The rise of comic-book adaptations

By Chris Hardwick


Comic books are flying off the shelves and blowing up on the big screen, hitting audiences with adaptation after adaptation and producing huge box office numbers.


Joss Whedon’s The Avengers set the record for highest domestic weekend gross, raking in an impressive $207,438,708 when it hit theaters in 2012, according to


Comic books and film share a surprisingly long history, stretching all the way back to the 1940s. So why are these movies just now receiving a surge of popularity?


Two answers appear again and again in response: computer generated imagery (CGI) has finally reached the point where these fantastic settings and heroes can be generated without appearing incredibly cheesy and “geek culture” has been absorbed into mainstream, popular culture.


Doug Mann, a sociology professor at the University of Western Ontario, discusses this popularity increase in his critical essay “The Post-Ideological Hero: Comic Books Go to Hollywood.”


Mann said, “A footnote to all of this is the fact that CGI effects today are greatly superior to those of ten or twenty year ago, so it’s now possible to create effective images of superhero battles.”


Take a look at one of Marvel’s recent films, Guardians of the Galaxy. The comic book follows multiple aliens, a human, an anthropomorphic tree and a talking raccoon that’s been genetically altered by robots, traveling across space battling other aliens on strange planets.


Imagine if a studio tried to adapt this comic book into a movie 30 years ago. If that is proving too difficult to fathom, take a look at an Avengers movie that almost saw the light of day back in the ‘70s:






The Incredible Hulk, a green superhero standing at 8’ tall and 1,400 pounds according to, was played by a man painted green. With the advancements made in film and technology, studios are able to produce amazing settings, awe inspiring battles and accurate characters.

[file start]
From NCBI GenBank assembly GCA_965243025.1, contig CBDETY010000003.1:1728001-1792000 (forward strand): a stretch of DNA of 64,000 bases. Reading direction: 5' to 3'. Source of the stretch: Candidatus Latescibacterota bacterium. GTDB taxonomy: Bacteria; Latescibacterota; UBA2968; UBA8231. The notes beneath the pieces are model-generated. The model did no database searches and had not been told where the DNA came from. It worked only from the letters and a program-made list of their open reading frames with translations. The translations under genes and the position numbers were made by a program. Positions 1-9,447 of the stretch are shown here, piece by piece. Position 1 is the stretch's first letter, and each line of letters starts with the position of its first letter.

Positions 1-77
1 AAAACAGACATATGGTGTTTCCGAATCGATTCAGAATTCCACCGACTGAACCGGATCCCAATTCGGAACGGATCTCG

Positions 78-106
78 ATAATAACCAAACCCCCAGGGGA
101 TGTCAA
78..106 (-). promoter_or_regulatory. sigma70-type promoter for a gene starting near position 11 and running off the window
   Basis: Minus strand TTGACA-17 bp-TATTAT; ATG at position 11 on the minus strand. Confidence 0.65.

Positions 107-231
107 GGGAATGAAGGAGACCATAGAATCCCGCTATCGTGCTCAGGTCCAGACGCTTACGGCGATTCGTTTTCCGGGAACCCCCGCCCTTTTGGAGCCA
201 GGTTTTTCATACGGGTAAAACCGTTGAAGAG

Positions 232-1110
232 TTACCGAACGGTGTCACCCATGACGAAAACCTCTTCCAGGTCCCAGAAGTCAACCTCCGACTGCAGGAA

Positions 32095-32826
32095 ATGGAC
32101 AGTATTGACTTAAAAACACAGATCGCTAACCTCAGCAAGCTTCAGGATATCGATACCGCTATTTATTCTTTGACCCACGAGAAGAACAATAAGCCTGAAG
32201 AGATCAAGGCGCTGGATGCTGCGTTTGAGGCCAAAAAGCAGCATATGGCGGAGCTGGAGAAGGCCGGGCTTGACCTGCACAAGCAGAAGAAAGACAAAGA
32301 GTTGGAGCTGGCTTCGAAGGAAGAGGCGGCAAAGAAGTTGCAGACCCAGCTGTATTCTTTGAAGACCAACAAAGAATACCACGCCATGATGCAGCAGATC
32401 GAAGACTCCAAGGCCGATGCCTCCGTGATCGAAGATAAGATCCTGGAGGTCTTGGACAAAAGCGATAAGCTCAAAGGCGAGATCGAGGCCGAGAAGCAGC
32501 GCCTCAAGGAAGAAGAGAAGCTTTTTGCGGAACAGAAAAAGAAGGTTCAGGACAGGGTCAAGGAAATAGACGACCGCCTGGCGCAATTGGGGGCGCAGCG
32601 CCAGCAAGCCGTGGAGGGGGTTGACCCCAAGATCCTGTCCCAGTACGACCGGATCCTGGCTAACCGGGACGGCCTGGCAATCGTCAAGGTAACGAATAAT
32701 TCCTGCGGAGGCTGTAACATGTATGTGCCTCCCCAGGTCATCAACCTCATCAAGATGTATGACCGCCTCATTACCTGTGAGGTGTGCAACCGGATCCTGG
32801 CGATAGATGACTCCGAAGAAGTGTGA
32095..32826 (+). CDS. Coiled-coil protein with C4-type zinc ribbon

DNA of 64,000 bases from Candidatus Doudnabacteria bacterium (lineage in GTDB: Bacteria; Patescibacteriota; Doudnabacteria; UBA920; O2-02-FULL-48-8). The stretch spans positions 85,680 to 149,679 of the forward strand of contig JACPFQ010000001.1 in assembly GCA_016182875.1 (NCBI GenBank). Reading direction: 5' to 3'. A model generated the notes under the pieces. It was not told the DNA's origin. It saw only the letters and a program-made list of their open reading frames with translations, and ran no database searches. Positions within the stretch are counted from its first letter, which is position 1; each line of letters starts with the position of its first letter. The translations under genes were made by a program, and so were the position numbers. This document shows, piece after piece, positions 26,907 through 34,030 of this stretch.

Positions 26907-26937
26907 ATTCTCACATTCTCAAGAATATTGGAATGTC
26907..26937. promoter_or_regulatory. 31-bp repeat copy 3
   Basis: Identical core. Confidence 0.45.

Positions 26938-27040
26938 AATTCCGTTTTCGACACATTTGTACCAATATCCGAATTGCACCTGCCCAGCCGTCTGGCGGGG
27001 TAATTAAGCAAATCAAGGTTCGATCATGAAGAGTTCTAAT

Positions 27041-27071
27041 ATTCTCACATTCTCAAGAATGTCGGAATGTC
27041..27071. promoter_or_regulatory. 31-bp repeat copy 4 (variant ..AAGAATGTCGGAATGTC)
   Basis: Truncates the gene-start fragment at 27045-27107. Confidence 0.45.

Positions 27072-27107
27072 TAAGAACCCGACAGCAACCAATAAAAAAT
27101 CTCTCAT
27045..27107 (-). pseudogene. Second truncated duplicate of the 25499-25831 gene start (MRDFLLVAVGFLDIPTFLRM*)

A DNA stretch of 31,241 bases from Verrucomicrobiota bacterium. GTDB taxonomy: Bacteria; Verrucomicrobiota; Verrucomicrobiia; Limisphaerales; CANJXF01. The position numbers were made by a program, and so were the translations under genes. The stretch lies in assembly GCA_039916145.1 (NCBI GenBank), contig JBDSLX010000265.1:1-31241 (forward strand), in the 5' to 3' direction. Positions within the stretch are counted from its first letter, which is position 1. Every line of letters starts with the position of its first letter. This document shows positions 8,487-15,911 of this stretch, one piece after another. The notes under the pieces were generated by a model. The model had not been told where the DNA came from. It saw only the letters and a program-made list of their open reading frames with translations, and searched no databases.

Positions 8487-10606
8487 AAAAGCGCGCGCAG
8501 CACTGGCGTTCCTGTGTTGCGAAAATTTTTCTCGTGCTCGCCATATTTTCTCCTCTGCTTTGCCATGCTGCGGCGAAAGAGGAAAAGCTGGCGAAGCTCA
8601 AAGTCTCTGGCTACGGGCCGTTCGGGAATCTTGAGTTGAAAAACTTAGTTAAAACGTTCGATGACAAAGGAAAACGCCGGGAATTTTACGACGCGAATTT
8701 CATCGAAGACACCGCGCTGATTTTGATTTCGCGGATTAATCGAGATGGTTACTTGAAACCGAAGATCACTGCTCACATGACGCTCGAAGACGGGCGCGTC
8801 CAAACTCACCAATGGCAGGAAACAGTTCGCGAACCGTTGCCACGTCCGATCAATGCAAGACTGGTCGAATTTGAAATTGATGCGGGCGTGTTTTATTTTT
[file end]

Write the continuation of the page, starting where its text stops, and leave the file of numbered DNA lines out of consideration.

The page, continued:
Chris Picture 1-2



In the time it took for CGI to advance and develop to where it is today, these characters and storylines have moved into mainstream culture. There was once a dark age where comic books were deemed unpopular and enjoying them would certainly earn one flak on the playground.


Andrew Harrison documented this cultural shift in an article he wrote for The Guardian called “Rise of the new geeks: how the outsiders won.”


“You could argue that superhero and fantasy movies are modern cinema,” said Harrison. “Geek hasn't beaten the mainstream, it's the new iteration of the mainstream. You don't have to buy a fanzine on mail order to be part of it any more. You can be part of a digital community that draws you together and keeps building your interest.”


Harrison is not alone in his sentiments. Senior biology major Kyle Orton has noticed this trend as well.


“It’s more socially accepted now,” said Orton. “Think about it, back in the 80s going to see Batman or Star Wars was the ‘nerdy’ thing to do. Now it’s just normal.”


Roadblocks such as technology or too narrow an audience have been demolished, leaving an empty highway for studios to explore. As long as audiences remain interested in superhero based movies, they will continue to be produced as high volume.


Orton said, “Nerdy is the new cool.”

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